[Show abstract][Hide abstract] ABSTRACT: Staphylococcus aureus is the major cause of surgical site infections, and meticillin-resistant S. aureus (MRSA) is increasingly accounting for infections worldwide. Preventing surgical site infections by screening and decolonising positive patients reduces the number of infections, but does not completely eradicate the risk. A balance between prevention, costs and the chance of mupirocin-resistant S. aureus needs to be evaluated and decolonisation strategies optimised. It is essential to know the site of S. aureus during colonisation. In this study, for the first time the exact location of S. aureus in the human nose was determined using a histological approach. We showed the presence of S. aureus in the cornified layer of squamous epithelium, associated keratin and mucous debris and within hair follicles in the vestibulum nasi. The presence of S. aureus in hair follicles suggests that this could be the niche from which relapses occur after decolonisation. Decolonisation strategies might have to be reconsidered.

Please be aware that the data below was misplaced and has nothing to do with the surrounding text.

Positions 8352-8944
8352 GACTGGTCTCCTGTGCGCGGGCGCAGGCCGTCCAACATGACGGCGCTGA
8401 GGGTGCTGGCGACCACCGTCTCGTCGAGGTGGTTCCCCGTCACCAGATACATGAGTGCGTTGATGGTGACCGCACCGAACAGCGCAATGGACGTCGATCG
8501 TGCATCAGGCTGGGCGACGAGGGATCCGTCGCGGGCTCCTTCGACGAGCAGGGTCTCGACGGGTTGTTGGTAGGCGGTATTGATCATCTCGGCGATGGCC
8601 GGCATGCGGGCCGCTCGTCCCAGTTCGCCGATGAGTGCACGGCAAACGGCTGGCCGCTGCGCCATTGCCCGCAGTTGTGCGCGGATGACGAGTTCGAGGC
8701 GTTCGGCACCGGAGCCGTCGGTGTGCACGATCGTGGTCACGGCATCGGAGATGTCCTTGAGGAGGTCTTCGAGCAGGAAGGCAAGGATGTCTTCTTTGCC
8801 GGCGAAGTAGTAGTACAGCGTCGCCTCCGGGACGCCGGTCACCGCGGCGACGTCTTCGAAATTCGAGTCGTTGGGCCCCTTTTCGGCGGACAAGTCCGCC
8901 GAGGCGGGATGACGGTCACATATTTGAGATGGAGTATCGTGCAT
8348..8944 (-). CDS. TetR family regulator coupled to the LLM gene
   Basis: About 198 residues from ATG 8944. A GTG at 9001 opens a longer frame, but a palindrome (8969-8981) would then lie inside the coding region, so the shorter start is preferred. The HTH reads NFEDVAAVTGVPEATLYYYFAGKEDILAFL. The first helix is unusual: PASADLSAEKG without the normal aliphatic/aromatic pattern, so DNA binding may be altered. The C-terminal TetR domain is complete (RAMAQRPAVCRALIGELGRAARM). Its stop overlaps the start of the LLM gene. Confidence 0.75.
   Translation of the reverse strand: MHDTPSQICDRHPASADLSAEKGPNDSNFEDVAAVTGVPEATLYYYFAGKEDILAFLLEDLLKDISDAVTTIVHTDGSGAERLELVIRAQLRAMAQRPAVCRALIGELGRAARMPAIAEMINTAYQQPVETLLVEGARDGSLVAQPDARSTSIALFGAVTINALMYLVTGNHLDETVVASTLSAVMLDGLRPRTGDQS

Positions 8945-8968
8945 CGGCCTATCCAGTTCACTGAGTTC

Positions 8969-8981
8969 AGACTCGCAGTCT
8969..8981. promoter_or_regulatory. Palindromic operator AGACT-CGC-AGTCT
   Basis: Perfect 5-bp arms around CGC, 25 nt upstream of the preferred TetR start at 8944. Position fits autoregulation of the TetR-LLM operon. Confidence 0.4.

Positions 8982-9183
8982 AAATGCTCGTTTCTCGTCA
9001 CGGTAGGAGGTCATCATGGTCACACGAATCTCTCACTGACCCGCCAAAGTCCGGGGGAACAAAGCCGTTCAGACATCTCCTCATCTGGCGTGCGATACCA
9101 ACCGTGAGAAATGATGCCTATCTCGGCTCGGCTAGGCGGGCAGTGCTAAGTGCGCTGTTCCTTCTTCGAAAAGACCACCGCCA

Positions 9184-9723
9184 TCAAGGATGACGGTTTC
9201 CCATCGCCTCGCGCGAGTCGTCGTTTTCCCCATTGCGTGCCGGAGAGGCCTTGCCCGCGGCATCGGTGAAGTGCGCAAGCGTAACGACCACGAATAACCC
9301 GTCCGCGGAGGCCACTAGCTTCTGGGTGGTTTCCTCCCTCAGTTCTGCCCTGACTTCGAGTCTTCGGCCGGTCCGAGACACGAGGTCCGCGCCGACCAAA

Full-text · Article · Nov 2010 · The Journal of hospital infection
[Show abstract][Hide abstract] ABSTRACT: In bacteria, gene regulation is one of the fundamental characteristics of survival, colonization and pathogenesis. Operons
play a key role in regulating expression of diverse genes involved in metabolism and virulence. However, operon structures
in pathogenic bacteria have been determined only by in silico approaches that are dependent on factors such as intergenic distances and terminator/promoter sequences. Knowledge of operon
structures is crucial to fully understand the pathophysiology of infections. Presently, transcriptome data obtained from growth
curves in a defined medium were used to predict operons in Staphylococcus aureus. This unbiased approach and the use of five highly reproducible biological replicates resulted in 93.5% significantly regulated
genes. These data, combined with Pearson’s correlation coefficients of the transcriptional profiles, enabled us to accurately
compile 93% of the genome in operon structures. A total of 1640 genes of different functional classes were identified in operons.
Interestingly, we found several operons containing virulence genes and showed synergistic effects for two complement convertase
inhibitors transcribed in one operon. This is the first experimental approach to fully identify operon structures in S. aureus. It forms the basis for further in vitro regulation studies that will profoundly advance the understanding of bacterial pathophysiology in vivo.
Full-text · Article · Feb 2010 · Nucleic Acids Research